The Promised Neverland 2019, 2021 / A white-knuckle thriller with great characters going up against constant, seemingly impossible odds


Intricately constructed and unbearably suspenseful from beginning to end, the first season of The Promised Neverland is a masterclass in using the episodic structure of TV to maximize the effect of a mystery-driven thriller. By placing us firmly within the perspective of its child protagonists (who are, to be fair, incredibly smart and determined), every step towards freedom still feels like a shot in the dark, and every setback becomes increasingly more devastating. Even as the season hurtles towards its conclusion, it never becomes clear how much its characters will succeed, if at all. Intelligent editing and animation that goes from ominous to fully grotesque ensures that something always feels off or too good to be true, no matter what.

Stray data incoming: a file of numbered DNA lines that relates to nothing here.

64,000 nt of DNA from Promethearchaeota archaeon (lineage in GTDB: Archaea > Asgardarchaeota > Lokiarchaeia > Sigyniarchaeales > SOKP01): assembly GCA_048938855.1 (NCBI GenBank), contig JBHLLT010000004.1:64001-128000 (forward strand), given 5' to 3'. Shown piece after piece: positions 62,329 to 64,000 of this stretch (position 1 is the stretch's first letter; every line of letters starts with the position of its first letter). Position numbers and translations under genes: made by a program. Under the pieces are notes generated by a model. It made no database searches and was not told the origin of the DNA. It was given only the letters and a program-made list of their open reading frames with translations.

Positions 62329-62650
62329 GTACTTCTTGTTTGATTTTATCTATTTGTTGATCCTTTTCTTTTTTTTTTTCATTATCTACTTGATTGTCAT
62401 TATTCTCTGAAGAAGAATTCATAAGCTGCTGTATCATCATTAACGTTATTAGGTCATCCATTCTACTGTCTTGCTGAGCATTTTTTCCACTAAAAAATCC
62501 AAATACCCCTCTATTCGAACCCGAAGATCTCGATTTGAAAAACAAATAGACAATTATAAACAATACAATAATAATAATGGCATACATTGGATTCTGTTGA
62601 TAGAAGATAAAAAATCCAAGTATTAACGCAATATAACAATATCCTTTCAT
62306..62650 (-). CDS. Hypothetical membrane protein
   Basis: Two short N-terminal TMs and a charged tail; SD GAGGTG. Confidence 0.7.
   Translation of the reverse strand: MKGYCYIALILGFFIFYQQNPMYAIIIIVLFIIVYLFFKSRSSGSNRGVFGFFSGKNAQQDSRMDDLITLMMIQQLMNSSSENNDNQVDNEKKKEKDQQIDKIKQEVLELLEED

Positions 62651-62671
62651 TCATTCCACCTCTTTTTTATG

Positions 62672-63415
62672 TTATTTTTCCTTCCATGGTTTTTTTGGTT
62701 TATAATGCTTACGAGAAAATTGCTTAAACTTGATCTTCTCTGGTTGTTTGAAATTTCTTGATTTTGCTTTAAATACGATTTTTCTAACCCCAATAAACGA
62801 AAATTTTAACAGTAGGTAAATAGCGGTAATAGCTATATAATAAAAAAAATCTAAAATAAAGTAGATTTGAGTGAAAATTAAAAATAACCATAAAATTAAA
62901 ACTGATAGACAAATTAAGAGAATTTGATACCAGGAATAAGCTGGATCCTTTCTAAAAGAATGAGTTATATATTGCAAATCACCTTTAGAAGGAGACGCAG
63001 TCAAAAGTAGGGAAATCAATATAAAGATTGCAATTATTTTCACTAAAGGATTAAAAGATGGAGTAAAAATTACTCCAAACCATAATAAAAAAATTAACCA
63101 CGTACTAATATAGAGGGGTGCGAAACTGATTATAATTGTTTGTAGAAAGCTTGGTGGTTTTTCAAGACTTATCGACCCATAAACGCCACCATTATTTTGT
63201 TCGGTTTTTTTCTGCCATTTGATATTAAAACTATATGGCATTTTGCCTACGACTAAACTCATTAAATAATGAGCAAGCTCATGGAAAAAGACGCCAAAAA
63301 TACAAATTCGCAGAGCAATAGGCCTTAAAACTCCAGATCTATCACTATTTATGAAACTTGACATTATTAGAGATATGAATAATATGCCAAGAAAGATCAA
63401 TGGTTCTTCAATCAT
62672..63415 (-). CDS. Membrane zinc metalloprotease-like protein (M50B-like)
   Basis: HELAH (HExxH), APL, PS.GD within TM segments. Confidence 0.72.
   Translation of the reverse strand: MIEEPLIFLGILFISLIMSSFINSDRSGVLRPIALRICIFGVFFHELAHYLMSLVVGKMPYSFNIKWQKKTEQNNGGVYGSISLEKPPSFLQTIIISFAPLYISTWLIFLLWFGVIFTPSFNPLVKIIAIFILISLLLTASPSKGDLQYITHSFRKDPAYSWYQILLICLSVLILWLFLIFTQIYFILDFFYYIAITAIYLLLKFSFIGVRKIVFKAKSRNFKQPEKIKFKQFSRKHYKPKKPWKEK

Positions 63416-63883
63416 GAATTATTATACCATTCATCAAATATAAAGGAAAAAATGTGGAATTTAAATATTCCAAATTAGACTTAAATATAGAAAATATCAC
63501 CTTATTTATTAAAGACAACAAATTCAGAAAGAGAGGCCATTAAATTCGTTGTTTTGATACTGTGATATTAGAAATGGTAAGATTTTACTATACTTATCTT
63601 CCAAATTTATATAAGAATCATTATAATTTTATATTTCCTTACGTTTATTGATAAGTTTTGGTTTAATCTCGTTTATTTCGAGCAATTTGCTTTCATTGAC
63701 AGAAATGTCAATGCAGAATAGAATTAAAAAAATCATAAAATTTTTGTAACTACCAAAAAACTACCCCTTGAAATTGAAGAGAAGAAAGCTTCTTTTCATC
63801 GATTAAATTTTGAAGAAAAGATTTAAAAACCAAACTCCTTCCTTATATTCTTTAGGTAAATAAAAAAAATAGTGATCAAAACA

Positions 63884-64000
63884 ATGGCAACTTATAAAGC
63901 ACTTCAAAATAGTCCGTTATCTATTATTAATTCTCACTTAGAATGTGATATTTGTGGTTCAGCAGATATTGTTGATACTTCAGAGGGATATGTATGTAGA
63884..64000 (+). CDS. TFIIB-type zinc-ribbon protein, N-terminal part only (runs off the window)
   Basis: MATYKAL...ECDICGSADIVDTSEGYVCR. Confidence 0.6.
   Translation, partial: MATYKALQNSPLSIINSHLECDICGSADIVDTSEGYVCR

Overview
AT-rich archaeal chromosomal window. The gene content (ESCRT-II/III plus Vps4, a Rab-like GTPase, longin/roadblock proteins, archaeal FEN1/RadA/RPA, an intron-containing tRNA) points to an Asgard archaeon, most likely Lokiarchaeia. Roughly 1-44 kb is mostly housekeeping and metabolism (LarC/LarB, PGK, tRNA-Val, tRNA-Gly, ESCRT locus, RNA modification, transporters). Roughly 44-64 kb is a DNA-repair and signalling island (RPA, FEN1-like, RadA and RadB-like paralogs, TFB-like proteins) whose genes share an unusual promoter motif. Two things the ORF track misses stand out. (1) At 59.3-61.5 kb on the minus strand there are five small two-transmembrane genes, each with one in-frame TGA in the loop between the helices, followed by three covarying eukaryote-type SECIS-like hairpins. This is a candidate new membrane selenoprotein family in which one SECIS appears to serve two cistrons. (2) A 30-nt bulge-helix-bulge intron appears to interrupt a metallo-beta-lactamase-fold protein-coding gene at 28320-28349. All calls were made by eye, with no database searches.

And it says a lot about the sheer quality of the first season that it’s still worth recommending despite a truly awful, rushed second season, which ignores its own themes and resorts to lazy animation just to get through the story faster. Viewed as a two-season series, The Promised Neverland can’t help but look disappointing, squandering an exhilarating first half with developments that lead nowhere. But even on its own, season one stands tall as a stunning achievement in anime—a self-contained story of selflessness and hope in the face of dehumanization and despair.

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